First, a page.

The majority of professors at San Francisco State University and beyond are voting for a call for strike against the possible change in contract by the administration, according to the California Faculty Association.
The administration wants to change thecontract that faculty are not pleased with. Under the new contract, there’d be no cap on class sizes and more online courses -which may force professors out of jobs. The CFA have tried to make negotiations with the administration, however they have not lived up to what the faculty is asking for thus far.
“They have refused to provide us with a cost of living increase that we negotiated with them back in 2008, so it’s a promised raise, but they refused to give us a raise while giving raises to their own executives,” said Philip Klasky, a professor at SFSU’s department of American Indian Studies and Ethnic Studies and a member of the CFA executive board.
The strike vote began on April 16th and will end on the 27th. If enough professors vote, then professors and possibly students will strike on the streets of San Francisco.
“We have to raise awareness about these issues and we encourage students and parents to join us in our efforts because we are really concerned about the quality of public education,” Klasky said.
Klasky, among other professors, are not happy to strike, but at this point they feel they have no choice.
“When a faculty person retires, they are not replaced, which leads to an increase in class sizes of the remaining faculty members. Students only see their fees go up - but those fees do not cover the cuts in funding we used to receive from Sacramento,” said Lucia Volk, Associate Professor & co-director of SFSU's Middle East and Islamic Studies program.
Last semester, Volk and a few other professors organized a picket line to express their support for the strike in the East Bay and Dominguez Hills.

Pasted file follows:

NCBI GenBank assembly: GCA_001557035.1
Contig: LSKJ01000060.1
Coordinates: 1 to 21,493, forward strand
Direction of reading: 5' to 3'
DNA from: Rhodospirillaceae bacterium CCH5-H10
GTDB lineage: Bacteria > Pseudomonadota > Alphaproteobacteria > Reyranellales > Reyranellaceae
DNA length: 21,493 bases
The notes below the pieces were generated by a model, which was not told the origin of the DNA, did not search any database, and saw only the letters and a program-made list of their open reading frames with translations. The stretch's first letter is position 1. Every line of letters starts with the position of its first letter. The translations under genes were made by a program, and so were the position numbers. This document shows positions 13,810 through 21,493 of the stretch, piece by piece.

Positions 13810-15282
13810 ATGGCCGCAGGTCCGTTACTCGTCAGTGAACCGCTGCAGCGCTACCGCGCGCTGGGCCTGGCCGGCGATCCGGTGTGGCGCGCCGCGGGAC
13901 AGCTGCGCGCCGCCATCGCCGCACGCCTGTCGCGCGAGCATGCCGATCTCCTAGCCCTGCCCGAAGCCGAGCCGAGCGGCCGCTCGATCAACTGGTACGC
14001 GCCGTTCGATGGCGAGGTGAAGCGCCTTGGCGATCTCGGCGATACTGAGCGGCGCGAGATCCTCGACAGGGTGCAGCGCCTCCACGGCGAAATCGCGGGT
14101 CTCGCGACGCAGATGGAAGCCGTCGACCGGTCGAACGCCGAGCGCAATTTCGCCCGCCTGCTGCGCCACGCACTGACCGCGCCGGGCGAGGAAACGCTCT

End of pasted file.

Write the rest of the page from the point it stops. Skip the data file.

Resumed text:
Nandi Robinson, senior and student of Professor Volk joined her fellow classmates and faculty last semester to show her support.
“In regards to the contract, I think the administration has little to no concern for the students. I do not think they realize the drastically negative effects that can come about by increasing the class size and cutting courses. Personally, it is extremely hard to learn material online while not having physical contact with the professor,” said Robinson.
Students at SFSU are siding with professors and are expressing their concern of the future of public education.
“The professors are right to strike. They should. They need to let [the administration] know what's going on isn't right and that the state of education now is crazy,” said senior Sara White.
SFSU junior, Chauncey Robinson, is for the strike as well and frustrated about the cuts on classes and increase on fees.
“We’ve already had to deal with enough cuts but increasing fees. It’s ridiculous. I don’t see the teachers striking as a negative to my education because if they are striking they are doing so because they see the problems and feel direct actions is needed,” Robinson said.
Klasky fears for the “quality of education in California and would invite the administration to work with [them] not against [them] and to stop funding for education to those cuts and by increasing student fees.”
Who knows, maybe the administration will come to negotiate with the faculty and try to continue with the previous contract.